In Kasab's Pakistan home, none wants to talk about him

In Kasab's Pakistan home, none wants to talk about him

Ajmal KasabNo one wants to talk about the village's most infamous son: Mohammed Ajmal Kasab, who along with nine other men allegedly stormed multiple targets in India's Mumbai on November 26, 2008, killing 166 people in a 60-hour siege.

"It's better not to mention him to them, otherwise you'll land in trouble and they might beat you," warns Hussain Rizwan, a 30-year-old gym owner from the neighbouring village who refuses to give directions to Faridkot.

Sitting on the side of the road, Rizwan tells AFP: "People from the village don't talk about Kasab. They feel insecure and fear a possible reaction by the government or attack by India."

Kasab was the lone survivor of the militant team which struck a railway station, two luxury hotels, a cafe and a Jewish centre in a raid on India's biggest city that has been dubbed the sub-continent's "9/11".

New Delhi has said all the attackers were Pakistani and accused Pakistani state agencies of involvement in the bloody siege, sending relations between the nuclear-armed foes to the lowest ebb in years.

Now standing trial in Mumbai, Kasab has confessed his role, claiming he was trained by Lashkar-e-Taiba (LeT), which along with similar Islamist groups finds disenfranchised youth of rural Pakistan a fertile recruiting ground.

Tucked away in the wheat fields of Punjab, where the sun scorches in summer and winter blows a chill, Faridkot has changed little in the last year.

Most of the men in the village of up to 10,000 people are low-paid manual workers struggling to get by, tilling the fields on the plains surrounding the settlement some 26 kilometres from the Indian border.
On the streets, rickety home-made carts provide cheap transport to impoverished villagers, while old trucks shift grain to the market.

Pakistan's foreign office in January confirmed that Kasab's family hailed from the village, but residents claim no knowledge of him.
"Fifty years ago, this was a small town of 60 houses and everybody knew everybody, but now any old person could live here and no one would recognise him," said 70-year-old Muhammad Sadiq Kharal.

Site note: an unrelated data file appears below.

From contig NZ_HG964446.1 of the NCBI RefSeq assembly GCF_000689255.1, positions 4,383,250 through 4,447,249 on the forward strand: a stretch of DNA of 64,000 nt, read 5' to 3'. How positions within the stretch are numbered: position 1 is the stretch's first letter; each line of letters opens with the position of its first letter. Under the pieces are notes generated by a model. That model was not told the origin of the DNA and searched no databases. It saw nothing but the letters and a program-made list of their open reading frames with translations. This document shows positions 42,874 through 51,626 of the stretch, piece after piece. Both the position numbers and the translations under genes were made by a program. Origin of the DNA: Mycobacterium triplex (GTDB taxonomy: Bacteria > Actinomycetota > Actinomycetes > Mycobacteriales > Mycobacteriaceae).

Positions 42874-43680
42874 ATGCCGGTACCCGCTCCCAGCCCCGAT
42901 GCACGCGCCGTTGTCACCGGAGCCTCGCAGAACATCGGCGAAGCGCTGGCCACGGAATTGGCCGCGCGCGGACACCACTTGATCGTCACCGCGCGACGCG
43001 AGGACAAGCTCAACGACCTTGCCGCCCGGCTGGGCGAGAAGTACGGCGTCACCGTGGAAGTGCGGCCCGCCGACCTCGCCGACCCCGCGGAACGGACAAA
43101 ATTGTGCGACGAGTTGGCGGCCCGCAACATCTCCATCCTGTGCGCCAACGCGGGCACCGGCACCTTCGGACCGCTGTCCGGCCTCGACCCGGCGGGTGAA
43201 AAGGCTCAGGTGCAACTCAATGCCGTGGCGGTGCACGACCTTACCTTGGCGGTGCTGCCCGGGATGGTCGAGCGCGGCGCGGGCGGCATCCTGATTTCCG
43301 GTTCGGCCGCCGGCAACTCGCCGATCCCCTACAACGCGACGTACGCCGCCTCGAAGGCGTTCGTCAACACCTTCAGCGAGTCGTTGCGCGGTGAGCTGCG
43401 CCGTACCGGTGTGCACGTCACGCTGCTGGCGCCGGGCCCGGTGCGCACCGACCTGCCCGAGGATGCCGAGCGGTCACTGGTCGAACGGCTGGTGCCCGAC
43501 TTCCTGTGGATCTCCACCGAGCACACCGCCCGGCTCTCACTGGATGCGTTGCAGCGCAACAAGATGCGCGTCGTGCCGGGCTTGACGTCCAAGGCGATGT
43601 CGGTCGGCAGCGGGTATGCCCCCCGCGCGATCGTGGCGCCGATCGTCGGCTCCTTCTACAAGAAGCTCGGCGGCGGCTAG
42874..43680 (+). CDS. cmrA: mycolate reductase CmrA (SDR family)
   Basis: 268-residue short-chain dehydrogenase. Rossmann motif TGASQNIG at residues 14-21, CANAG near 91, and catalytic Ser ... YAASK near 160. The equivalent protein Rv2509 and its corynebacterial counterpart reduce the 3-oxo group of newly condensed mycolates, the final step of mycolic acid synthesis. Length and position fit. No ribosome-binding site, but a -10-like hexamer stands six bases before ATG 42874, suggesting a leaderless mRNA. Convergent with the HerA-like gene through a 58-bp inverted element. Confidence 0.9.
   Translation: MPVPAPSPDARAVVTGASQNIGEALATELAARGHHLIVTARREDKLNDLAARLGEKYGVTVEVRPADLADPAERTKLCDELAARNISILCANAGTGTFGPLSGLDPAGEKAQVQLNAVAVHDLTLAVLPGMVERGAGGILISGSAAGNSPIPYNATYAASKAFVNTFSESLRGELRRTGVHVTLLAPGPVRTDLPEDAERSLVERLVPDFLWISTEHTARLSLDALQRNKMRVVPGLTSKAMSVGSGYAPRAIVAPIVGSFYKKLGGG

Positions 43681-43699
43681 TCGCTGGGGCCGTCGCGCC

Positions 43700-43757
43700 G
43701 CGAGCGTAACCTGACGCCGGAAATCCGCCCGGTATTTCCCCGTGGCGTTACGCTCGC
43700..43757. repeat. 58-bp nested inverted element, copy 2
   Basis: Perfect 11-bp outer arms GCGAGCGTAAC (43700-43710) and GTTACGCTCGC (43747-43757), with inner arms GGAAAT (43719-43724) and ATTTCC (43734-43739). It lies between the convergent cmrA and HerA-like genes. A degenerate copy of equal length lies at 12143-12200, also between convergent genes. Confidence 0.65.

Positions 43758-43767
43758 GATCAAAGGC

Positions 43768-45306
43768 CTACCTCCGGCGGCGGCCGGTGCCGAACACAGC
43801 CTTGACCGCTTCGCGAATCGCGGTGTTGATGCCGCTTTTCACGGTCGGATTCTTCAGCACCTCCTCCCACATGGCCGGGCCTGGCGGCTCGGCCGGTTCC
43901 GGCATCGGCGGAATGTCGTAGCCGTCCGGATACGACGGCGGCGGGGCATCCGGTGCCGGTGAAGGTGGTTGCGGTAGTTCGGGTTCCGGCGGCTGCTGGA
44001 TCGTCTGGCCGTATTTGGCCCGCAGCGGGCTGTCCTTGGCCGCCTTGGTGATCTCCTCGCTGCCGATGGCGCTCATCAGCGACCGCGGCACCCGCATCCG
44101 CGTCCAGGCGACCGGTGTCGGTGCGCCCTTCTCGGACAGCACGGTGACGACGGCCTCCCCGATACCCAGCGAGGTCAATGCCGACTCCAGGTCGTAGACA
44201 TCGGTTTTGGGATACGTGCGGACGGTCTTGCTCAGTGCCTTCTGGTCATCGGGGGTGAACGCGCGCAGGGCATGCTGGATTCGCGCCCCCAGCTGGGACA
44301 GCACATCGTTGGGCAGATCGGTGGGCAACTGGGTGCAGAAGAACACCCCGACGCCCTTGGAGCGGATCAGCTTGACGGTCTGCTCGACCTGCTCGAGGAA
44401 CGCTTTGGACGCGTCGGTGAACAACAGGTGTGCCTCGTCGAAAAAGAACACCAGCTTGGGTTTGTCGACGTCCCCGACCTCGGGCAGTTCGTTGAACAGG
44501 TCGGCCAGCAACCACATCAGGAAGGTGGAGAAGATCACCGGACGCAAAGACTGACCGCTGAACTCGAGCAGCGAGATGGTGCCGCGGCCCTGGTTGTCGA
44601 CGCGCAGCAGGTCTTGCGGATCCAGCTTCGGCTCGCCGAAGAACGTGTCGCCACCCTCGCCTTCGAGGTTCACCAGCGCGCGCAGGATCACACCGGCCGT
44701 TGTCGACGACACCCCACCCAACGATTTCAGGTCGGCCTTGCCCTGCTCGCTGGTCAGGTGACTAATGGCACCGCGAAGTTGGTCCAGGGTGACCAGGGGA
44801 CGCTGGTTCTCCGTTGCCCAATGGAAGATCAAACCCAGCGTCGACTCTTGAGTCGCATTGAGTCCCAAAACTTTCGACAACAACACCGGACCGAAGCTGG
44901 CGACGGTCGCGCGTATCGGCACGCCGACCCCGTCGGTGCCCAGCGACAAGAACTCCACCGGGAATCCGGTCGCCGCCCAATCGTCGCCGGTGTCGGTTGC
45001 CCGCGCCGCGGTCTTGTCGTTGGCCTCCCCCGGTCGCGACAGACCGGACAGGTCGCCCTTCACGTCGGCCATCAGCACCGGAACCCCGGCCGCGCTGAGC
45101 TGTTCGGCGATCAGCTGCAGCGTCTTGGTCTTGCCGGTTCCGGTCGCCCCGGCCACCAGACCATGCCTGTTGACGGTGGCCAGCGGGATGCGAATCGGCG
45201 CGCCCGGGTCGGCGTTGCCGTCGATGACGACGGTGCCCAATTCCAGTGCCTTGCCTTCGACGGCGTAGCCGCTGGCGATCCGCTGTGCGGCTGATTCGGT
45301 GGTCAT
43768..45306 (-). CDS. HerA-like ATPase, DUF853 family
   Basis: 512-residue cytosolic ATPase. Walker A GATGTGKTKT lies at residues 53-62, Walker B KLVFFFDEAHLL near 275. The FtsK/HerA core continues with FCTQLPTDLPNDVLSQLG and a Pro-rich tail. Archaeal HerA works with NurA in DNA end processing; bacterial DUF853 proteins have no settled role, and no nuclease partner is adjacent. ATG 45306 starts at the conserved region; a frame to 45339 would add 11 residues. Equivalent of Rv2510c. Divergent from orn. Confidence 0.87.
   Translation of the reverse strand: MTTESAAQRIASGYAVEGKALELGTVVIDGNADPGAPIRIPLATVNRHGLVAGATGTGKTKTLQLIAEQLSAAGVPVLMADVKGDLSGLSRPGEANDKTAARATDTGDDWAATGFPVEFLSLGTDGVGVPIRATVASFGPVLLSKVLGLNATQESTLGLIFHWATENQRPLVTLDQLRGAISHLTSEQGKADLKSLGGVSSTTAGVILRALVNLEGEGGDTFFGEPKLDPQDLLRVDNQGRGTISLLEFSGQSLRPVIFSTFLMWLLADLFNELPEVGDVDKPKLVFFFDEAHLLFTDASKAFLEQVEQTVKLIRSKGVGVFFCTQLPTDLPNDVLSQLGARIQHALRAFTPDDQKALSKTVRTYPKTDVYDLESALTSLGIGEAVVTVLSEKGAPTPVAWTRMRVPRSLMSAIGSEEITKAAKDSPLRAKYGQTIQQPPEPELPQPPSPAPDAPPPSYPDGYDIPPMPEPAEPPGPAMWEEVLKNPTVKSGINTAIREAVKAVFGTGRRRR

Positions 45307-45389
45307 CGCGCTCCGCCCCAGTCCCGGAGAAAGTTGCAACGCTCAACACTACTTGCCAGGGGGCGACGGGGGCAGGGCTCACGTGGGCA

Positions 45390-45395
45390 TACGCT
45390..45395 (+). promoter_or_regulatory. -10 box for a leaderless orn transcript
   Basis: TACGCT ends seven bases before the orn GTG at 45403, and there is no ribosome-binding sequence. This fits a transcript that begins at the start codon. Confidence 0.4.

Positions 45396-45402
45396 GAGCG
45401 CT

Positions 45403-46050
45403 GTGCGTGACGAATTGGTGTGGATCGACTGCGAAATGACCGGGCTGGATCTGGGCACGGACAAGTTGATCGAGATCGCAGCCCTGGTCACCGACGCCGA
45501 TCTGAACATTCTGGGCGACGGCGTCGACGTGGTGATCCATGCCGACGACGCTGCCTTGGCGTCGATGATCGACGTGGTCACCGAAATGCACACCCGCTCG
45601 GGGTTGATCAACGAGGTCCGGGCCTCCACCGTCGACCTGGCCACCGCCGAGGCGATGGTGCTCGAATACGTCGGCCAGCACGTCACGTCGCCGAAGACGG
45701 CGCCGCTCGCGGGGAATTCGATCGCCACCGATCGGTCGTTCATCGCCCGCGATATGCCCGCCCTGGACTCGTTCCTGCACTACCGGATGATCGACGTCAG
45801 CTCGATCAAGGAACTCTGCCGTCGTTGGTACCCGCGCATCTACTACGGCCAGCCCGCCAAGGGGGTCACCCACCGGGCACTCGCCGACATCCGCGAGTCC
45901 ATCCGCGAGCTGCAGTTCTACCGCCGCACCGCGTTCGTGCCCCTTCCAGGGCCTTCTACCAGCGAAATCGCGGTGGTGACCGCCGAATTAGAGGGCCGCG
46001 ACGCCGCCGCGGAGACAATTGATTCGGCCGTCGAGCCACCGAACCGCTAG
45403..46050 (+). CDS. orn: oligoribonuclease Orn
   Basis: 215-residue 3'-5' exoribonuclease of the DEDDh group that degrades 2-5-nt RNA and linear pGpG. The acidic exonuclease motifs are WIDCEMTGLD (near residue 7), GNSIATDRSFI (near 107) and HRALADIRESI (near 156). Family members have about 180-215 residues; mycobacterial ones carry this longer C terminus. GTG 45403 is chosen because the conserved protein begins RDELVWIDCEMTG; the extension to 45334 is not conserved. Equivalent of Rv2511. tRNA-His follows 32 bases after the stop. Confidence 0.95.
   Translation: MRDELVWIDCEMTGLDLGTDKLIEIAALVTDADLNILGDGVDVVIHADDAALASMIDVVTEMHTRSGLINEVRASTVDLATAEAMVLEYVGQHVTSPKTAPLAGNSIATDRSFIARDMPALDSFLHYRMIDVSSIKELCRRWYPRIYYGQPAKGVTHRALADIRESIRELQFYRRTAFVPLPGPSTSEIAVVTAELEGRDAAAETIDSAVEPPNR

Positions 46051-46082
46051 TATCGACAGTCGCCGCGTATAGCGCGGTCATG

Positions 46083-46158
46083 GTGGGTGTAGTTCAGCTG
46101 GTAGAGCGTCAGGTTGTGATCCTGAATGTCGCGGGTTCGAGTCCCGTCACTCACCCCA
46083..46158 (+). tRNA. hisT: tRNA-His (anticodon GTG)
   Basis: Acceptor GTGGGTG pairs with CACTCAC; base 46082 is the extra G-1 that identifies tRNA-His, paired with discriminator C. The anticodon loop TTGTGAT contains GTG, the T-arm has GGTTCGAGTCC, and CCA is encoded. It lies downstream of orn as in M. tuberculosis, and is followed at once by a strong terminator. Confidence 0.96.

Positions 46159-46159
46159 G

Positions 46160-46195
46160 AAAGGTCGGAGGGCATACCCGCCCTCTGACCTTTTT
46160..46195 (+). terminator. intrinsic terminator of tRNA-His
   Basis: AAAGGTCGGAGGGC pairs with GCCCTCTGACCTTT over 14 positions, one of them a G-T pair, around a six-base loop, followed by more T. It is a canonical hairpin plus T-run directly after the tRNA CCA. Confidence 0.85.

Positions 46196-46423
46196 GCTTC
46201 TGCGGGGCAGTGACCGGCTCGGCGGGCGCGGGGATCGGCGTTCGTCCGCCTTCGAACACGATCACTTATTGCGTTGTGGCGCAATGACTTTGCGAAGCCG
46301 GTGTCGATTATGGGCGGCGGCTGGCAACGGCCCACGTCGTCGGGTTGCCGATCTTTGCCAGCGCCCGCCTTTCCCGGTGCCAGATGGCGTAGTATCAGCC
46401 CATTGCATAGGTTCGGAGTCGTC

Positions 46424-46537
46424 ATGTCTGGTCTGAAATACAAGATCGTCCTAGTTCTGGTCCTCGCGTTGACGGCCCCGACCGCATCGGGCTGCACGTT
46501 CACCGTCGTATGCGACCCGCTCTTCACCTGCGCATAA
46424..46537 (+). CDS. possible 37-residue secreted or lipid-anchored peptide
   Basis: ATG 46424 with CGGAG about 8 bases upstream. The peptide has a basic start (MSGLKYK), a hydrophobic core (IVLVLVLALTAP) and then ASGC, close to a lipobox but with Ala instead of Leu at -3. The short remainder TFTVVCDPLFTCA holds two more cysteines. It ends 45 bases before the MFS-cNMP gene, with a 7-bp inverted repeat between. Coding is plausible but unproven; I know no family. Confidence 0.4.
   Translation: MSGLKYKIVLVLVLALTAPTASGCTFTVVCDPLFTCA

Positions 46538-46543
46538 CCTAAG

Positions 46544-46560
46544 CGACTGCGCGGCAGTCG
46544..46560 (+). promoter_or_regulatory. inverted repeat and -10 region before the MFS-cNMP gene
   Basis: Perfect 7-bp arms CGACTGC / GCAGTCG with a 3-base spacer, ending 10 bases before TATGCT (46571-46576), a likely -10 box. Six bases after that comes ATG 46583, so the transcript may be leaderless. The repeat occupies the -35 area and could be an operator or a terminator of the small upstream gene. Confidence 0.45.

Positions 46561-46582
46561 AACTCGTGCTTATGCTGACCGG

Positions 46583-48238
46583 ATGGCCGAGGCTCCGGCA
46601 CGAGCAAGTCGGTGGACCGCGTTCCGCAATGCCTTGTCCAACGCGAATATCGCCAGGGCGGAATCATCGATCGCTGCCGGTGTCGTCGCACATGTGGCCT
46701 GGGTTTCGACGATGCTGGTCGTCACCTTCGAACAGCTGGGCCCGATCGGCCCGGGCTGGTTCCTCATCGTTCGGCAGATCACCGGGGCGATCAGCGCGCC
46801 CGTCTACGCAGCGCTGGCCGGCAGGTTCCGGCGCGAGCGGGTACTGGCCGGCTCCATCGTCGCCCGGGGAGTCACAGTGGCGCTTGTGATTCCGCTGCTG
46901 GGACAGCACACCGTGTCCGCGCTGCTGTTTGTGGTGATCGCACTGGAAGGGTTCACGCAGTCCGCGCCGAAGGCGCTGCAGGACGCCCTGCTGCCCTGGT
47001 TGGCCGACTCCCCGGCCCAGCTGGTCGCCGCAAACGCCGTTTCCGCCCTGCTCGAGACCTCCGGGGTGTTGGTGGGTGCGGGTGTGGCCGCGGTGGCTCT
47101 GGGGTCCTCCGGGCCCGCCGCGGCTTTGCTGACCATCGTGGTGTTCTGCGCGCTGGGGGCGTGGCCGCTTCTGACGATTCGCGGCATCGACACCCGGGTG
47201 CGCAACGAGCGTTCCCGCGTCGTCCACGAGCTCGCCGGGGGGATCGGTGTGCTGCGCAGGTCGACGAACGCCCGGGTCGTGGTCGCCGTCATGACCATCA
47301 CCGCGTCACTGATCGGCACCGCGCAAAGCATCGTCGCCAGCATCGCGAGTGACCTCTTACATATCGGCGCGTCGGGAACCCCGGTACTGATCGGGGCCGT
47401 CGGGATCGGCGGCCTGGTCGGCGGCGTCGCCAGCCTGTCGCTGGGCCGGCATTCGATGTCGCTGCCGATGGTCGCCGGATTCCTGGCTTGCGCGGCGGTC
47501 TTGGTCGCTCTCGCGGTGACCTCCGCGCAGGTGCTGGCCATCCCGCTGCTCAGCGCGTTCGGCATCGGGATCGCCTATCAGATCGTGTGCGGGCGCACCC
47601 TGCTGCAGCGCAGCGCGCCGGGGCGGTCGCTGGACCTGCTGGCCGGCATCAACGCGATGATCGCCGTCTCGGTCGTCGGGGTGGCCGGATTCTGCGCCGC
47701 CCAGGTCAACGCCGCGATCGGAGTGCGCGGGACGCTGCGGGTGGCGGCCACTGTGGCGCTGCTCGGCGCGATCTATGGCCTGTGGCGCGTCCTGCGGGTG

"There are more than a thousand houses in town -- he (Kasab) might have come here, lived for some time and left."
Mayor Mustafa Watoo denies his existence, telling AFP: "There is no mention of this name in the citizen records in my union council.

"Even the butcher families don't know his particulars. You must ask India and other people who say he lived here."
India and Pakistan, which gained independence from British rule and split in 1947, have fought three bitter wars, and the Mumbai attacks stalled a fragile four-year peace process between the historic rivals.

Under pressure from India, a Pakistani court is trying seven men linked to LeT -- albeit behind closed doors in agonisingly slow proceedings.

One of the most notorious Pakistan-based militant organisations, LeT until recently focused on training and sending insurgents to battle India in the disputed mountain region of Kashmir.
The group is blacklisted by the United States and United Nations, and is banned in Pakistan, although the intelligence agencies here have been accused of covertly backing LeT's past operations in Kashmir.
Jamaat-ud-Dawa, one of the country's biggest charities, is allowed to operate, however, despite being widely viewed as the political wing of LeT, which Pakistan outlawed after an attack on the Indian parliament in late 2001.

The deep rifts between Pakistan and India are keenly felt in Faridkot, where a vein of nationalism occasionally surfaces amid the blanket silence.
"Kasab can't be one of us. Had he been from here he would have given his life not surrendered," said 36-year-old shopkeeper Zafar Iqbal.

"He brought a bad name on our village. He should be put on trial in Pakistan and exposed. Patriots don't surrender but accept martyrdom."

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